Asbestos and Cancer Facts from the Mesothelioma Center

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What is asbestos? Asbestos is a naturally occurring toxic mineral that was commonly used throughout the 20th century in thousands of products and many industries. Asbestos is naturally resistant to heat and fire, making it ideal for use in insulation. The mineral was often used in insulation and the fine, flexible fibers were frequently mixed with cement and woven into fabrics.

Exposure to asbestos can result in the development of serious illnesses such as malignant mesothelioma, lung cancer and asbestosis. Each year, approximately 10,000 Americans pass away due to an asbestos-related illness.

Where was asbestos exposure most common?

Exposure to asbestos occurred frequently on the job in many different occupations. Jobsites where asbestos exposure was often prevalent include asbestos mines and the processing and manufacturing plants where asbestos products were produced. Shipyards, oil refineries, power and chemical plants were also common exposure sites.

Those who worked in certain occupations such as firefighters, auto mechanics and machinists may have been exposed to asbestos frequently. The United States States Navy also heavily used asbestos in the construction of ships and vessels. As a result, thousands of shipyard workers and Navy veterans have been diagnosed with asbestos-related diseases.

What cancers are caused by asbestos exposure?

Asbestos exposure has been linked to the development of a myriad of illnesses and is known to cause mesothelioma and lung cancer. Exposure has also been linked to gastrointestinal cancer and colorectal cancer, as well as breast, ovarian and prostate cancer.

Asbestosis, a progressive pulmonary disease that affects approximately four of every 10,000 Americans, is also caused by asbestos exposure. Conditions such as pleural plaques, chronic obstructive pulmonary disease and interstitial lung disease are among other illnesses associated with asbestos exposure.

What is mesothelioma?

Mesothelioma is a rare and aggressive cancer. One of the primary mesothelioma causes is asbestos exposure. The cancer develops in the mesothelium, a protective membrane that lines three body cavities: the thoracic cavity (pleura), abdominal cavity (peritoneum) and the heart sac (pericardium). In the case of testicular mesothelioma, the cancer develops in the tunica vaginalis, the membrane surrounding the testicles.
Approximately 2,000 to 3,000 Americans are diagnosed with mesothelioma annually.

What are the different types of mesothelioma?

The four different types of mesothelioma are named for the area of the body they affect. The most common type of the cancer is pleural mesothelioma, which develops in the mesothelial lining of the lungs, known as the pleura. Peritoneal mesothelioma occurs in the peritoneum, the lining of the abdominal cavity. Pericardial mesothelioma affects the membrane surrounding the heart, known as the pericardium while testicular mesothelioma develops in the tunica vaginalis, the lining around the testicles.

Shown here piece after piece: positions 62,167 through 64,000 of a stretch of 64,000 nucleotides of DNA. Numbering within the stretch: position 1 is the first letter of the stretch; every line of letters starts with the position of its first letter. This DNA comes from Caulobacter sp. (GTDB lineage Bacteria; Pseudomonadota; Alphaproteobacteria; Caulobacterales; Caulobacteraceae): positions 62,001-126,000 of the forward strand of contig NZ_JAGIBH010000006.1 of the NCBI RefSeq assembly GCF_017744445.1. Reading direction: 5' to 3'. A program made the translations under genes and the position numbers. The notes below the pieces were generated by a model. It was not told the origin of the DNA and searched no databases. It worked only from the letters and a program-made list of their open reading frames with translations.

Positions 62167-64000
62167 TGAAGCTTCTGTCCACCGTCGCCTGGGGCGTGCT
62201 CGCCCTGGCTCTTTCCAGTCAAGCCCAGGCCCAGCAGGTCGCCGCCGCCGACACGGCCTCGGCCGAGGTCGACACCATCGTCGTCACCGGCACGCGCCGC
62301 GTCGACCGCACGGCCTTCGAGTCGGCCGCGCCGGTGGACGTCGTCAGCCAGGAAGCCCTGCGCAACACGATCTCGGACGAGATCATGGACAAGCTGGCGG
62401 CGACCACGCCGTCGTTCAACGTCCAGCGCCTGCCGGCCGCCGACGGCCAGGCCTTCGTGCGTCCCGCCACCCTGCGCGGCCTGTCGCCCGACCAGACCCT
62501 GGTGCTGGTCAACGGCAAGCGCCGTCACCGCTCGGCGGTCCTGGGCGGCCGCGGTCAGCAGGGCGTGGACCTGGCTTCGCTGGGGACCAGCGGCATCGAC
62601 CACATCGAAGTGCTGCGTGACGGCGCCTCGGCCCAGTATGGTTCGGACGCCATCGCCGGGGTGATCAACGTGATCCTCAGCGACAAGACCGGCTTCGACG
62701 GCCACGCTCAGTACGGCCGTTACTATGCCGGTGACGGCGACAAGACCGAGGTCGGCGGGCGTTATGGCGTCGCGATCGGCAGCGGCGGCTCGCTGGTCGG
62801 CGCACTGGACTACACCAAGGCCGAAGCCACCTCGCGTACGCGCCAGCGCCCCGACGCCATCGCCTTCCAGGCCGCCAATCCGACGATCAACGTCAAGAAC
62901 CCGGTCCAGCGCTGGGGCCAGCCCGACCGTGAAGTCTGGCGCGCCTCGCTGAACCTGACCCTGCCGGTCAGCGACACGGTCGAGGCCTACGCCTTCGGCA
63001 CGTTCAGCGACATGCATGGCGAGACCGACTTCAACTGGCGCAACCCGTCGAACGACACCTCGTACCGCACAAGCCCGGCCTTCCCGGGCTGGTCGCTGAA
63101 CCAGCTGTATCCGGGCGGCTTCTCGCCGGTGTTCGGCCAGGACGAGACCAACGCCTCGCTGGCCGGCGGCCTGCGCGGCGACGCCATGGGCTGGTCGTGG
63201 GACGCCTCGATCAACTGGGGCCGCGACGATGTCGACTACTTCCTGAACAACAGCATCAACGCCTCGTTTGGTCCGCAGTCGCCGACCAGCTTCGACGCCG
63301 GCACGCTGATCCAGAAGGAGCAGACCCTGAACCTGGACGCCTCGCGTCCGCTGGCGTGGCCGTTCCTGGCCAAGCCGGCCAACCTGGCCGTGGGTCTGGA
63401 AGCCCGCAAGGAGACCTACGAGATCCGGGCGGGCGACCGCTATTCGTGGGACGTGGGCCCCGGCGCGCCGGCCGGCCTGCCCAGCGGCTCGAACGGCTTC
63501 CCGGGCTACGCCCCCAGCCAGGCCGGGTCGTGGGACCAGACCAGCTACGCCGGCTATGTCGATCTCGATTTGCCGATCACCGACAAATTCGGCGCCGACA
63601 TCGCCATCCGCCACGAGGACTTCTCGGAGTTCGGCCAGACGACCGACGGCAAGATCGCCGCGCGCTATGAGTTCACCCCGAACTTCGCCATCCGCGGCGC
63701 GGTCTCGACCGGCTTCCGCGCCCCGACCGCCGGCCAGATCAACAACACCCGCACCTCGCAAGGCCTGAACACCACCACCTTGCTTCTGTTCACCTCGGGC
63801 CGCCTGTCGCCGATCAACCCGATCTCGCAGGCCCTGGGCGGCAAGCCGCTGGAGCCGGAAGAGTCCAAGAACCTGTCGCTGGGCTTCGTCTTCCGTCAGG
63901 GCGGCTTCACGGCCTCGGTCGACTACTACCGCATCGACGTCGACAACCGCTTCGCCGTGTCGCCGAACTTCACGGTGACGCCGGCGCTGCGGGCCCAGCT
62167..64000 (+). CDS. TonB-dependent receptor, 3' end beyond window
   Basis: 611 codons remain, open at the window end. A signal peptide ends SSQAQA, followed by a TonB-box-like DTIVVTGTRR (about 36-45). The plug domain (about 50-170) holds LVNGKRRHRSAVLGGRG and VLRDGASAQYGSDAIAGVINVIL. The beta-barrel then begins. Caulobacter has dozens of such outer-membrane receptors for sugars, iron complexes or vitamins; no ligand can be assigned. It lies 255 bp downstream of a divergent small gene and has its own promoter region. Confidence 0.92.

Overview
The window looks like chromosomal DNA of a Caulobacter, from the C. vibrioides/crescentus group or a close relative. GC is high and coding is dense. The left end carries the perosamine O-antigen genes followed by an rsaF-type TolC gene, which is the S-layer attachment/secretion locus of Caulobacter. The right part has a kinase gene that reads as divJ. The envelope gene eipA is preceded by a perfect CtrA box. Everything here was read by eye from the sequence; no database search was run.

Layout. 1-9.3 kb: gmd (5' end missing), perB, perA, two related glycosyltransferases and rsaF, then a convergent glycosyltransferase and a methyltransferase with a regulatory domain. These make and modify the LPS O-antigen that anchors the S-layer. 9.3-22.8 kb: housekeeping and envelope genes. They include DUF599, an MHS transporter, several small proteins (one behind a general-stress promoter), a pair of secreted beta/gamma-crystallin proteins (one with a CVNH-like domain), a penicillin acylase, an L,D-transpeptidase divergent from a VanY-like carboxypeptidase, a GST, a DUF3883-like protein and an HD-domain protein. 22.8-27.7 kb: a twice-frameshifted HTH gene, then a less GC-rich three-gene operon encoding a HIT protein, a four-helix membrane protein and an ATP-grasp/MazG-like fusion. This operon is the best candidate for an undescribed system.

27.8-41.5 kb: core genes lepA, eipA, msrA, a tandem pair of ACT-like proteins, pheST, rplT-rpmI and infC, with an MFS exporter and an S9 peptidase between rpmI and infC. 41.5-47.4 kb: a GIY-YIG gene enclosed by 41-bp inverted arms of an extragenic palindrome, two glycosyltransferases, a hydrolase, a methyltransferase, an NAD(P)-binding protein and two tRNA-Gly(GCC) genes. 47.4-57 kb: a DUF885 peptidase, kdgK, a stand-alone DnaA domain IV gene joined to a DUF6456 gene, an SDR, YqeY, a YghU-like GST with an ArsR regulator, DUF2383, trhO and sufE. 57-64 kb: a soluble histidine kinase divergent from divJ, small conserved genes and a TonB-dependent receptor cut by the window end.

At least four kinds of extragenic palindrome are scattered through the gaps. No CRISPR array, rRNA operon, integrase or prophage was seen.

How does mesothelioma develop?

The cancer develops when asbestos fibers are inhaled or ingested into the body where they can become lodged in organs or cavities, causing inflammation or infection and cellular damage. Overtime, the cancerous cells begin to divide uncontrollably, causing the membranes in the affected location to thicken. Fluid then begins to build up in the spaces between membrane layers and tumors begin to form, causing impaired bodily function.

What are the symptoms of mesothelioma?

A mesothelioma patient will generally not demonstrate symptoms of mesothelioma until 20 to 50 years after initial exposure to asbestos. Symptoms often resemble illnesses such as influenza and pneumonia, and in the case of pericardial mesothelioma, symptoms can resemble other cardiac conditions. This can make diagnosis difficult though informing a doctor of prior asbestos exposure can alert them of the possibility of an asbestos-related disease.

Patients with pleural mesothelioma may experience symptoms including persistent raspy cough, difficulty breathing and swallowing, night sweats, fatigue and chest pain. Symptoms expressed by a peritoneal mesothelioma patient include diarrhea or constipation, nausea, fever, swelling or pain in the abdomen and anemia. Pericardial mesothelioma patients may experience chest pain, heart palpitations, difficulty breathing, fever and fatigue. The only known symptom of testicular mesothelioma is the appearance of testicular lumps.

What is the typical prognosis for a patient with mesothelioma?

A mesothelioma patient’s prognosis, or the probable course and outcome of a disease’s influence on the body, is influenced by numerous factors. Since a mesothelioma diagnosis often occurs once the cancer has progressed to later stages of development, prognosis is typically poor. However if a patient is diagnosed before the cancer has spread or elects to undergo treatment to combat the cancer, their prognosis may improve. Factors that may influence prognosis include: the stage of a patient’s mesothelioma at the time of diagnosis, type of mesothelioma, size of the tumor, location of the tumor and whether it may be surgically removed and the age and overall health of the patient.

Is there a cure for mesothelioma?

While a cure for mesothelioma does not currently exist, treatment options such as surgery, chemotherapy and radiation are available for patients to help combat the cancer. Extensive studies and clinical trials are in progress internationally and cancer specialists and doctors are constantly working towards the discovery of a cure.

Article courtesy of the Mesothelioma Center - Asbestos.com

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